Weekend reservations at Balthazar are nearly impossible to make if one is not famous and has not booked at least a couple of weeks in advance.

“Go on ahead,” she says, holding the door open. The hostess directs us to a small table at the window. Balfe glides into her booth without pushing the table out first. “I'm going to have some cake,” she says, lowering her voice.“I got my wisdom teeth out on Friday, so I've basically been eating soup all weekend,” she adds quickly, touching her jaws with both hands.

“I was supposed to go to LA today, but I cancelled that because my face was still a bit swollen.”

Conversations between any two people renting in New York City inevitably turn to apartments and – more importantly – locations. Balfe lives in Greenpoint, a trendy Polish neighbourhood in Brooklyn. “I was about three years in the city but I love Brooklyn,” she says.

“It's just really cute. It's kind of European, like most of the streets are all mom and pop stores, there's not one McDonalds. They've got all cute little vegetable stores, there's a meat market and a fish market.”

She pauses to take a sip of coffee.

“We've got the ground floor of a building. Its got like a back garden and a basement, which is really cool. My boyfriend has his studio in the basement.”

The boyfriend she refers to is Dave Milone, a guitarist with the band Radio4, who are releasing a new album in New York this week.

“I've been with him for three years, he's from New Jersey,” she says rolling her eyes as New Yorkers often do at the mention of their neighbouring and, in their opinion, less cosmopolitan state.

“It's a bit of a cliché, I know, a model and a rocker. It's good though.”

At 26, Balfe has said she considers herself to be one of the “grannies” of the modeling industry.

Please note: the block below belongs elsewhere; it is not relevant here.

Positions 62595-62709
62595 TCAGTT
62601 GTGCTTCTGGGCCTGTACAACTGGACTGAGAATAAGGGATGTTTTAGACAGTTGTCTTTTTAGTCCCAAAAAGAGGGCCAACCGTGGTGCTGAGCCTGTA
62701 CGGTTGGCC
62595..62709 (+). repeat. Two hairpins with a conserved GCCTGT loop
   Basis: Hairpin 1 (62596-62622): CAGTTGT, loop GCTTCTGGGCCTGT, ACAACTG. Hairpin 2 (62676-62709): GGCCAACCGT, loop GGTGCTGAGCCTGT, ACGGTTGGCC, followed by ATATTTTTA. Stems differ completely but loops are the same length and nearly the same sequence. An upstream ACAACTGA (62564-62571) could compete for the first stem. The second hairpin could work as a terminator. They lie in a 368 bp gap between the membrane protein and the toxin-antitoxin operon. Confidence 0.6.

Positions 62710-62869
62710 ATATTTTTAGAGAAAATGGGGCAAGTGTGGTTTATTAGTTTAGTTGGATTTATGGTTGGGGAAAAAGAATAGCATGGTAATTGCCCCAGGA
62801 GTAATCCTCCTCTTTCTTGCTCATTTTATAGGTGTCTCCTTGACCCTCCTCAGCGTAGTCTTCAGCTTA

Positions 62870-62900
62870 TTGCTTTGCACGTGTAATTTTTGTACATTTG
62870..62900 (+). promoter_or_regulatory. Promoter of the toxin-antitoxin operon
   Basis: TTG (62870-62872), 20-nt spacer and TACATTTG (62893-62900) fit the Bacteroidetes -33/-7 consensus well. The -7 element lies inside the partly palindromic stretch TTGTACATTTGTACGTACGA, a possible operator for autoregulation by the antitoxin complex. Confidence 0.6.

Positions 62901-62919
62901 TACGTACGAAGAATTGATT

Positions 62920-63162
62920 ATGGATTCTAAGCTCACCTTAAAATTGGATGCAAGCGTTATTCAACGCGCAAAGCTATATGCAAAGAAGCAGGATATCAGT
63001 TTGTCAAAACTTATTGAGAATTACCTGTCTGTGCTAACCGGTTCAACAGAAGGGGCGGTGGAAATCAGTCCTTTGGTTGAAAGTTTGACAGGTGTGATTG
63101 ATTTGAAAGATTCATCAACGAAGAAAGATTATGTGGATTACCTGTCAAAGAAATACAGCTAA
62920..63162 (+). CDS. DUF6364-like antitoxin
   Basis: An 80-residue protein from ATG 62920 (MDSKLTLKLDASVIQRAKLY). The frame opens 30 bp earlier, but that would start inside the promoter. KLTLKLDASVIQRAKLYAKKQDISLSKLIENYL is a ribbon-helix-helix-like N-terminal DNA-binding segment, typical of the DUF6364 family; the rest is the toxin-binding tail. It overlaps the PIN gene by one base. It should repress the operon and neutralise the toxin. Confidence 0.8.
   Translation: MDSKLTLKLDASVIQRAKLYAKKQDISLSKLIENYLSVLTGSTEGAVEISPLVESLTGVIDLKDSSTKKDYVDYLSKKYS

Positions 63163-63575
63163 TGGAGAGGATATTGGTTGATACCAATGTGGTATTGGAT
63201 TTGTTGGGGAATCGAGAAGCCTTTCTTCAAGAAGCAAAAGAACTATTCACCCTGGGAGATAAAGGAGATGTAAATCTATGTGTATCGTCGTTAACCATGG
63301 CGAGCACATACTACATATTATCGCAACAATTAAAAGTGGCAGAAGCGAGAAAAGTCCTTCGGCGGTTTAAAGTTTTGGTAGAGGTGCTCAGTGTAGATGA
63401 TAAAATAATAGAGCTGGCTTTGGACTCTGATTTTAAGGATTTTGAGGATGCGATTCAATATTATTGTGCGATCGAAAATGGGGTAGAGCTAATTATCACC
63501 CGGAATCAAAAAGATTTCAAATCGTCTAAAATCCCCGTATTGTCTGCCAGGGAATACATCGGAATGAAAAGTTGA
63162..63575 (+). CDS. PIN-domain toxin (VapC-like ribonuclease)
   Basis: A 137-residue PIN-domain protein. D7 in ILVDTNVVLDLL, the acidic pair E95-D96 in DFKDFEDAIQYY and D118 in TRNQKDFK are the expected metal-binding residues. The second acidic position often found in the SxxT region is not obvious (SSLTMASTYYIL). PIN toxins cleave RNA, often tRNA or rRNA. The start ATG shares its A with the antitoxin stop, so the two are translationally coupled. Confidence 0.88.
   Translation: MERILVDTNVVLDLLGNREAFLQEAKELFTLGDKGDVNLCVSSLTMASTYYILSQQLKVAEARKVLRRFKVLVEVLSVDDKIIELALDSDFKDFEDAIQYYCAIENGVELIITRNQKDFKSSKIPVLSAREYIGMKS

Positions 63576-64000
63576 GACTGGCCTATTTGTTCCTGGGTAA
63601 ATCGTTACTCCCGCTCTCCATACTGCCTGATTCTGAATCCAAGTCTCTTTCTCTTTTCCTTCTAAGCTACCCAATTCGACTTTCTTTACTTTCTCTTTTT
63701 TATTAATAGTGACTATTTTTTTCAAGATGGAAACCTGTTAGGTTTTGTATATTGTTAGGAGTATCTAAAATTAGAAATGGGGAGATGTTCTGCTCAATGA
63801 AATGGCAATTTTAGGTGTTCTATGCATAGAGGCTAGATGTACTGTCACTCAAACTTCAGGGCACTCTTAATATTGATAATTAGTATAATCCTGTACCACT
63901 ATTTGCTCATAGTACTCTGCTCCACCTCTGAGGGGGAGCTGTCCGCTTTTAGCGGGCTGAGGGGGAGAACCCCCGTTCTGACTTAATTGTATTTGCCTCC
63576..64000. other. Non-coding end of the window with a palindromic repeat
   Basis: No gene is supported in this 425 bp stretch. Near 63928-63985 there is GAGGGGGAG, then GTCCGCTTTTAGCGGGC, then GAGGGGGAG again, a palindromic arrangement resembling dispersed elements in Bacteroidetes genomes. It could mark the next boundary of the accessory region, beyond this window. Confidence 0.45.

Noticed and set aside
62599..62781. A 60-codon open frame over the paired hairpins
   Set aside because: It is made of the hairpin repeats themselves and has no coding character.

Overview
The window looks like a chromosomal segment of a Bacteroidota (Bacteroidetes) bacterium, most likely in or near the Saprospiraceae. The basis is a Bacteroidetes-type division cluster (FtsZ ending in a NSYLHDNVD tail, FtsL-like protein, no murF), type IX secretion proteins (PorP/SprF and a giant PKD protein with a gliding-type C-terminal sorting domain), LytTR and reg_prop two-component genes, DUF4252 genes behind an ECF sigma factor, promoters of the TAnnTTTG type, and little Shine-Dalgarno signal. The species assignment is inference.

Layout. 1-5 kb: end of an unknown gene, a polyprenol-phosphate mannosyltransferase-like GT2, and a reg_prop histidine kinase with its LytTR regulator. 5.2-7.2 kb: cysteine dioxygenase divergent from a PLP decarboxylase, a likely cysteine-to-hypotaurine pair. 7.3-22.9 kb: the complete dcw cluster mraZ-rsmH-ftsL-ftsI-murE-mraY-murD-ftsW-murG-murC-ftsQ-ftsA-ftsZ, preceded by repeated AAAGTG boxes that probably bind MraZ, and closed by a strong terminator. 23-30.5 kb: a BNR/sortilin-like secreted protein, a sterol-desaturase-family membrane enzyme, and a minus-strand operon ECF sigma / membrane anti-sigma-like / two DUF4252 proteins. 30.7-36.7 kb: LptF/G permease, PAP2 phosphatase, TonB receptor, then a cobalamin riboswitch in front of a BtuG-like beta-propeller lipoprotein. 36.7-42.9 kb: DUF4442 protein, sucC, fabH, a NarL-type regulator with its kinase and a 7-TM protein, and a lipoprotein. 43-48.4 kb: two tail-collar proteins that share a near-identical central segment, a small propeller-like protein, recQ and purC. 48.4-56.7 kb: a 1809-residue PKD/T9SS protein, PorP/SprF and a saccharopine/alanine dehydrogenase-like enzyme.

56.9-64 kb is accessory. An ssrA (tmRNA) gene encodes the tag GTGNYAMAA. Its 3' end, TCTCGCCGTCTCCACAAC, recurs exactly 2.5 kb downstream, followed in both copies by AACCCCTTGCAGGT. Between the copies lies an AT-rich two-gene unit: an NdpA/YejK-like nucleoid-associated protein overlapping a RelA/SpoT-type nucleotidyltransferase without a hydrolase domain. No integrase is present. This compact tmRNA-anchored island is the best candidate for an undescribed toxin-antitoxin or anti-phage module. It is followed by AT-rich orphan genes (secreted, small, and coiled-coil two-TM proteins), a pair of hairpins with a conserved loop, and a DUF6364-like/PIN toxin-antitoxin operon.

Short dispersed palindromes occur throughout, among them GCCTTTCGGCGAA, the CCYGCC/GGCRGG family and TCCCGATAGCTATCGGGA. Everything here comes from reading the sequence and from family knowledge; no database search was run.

“Of my five really close friends whom I started with, there's only one whose still modeling,” she says.

“The rest have gone off to college or have real jobs. I still feel like I'm at college,” she says, stirring her coffee and putting the spoon down on the saucer with a loud clink.

“When I see some of these younger girls who are starting at 17 or so, it's like being at school, you know. You've a bunch of girls who are like, teenagers and of course everyone's like: ‘is she doing better than me?' and all that. I was a little bit older when I started, I was 19 and I never really experienced that. I mean, you're always going to come across a bitch but there's nothing you can really do about that. I'm getting older now and it does feel weird when you come across someone who tries to intimidate you in that really high school way. It's like: ‘why am I feeling insecure because of this?' And it's funny, because it's all based on weight, it's like: ‘you put on a few pounds,' or something stupid.”

At this point the desserts arrive.

“I feel like the girls are getting very skinny again,” she says, following the movement of the plate with her eyes as the waitress places it in front of her.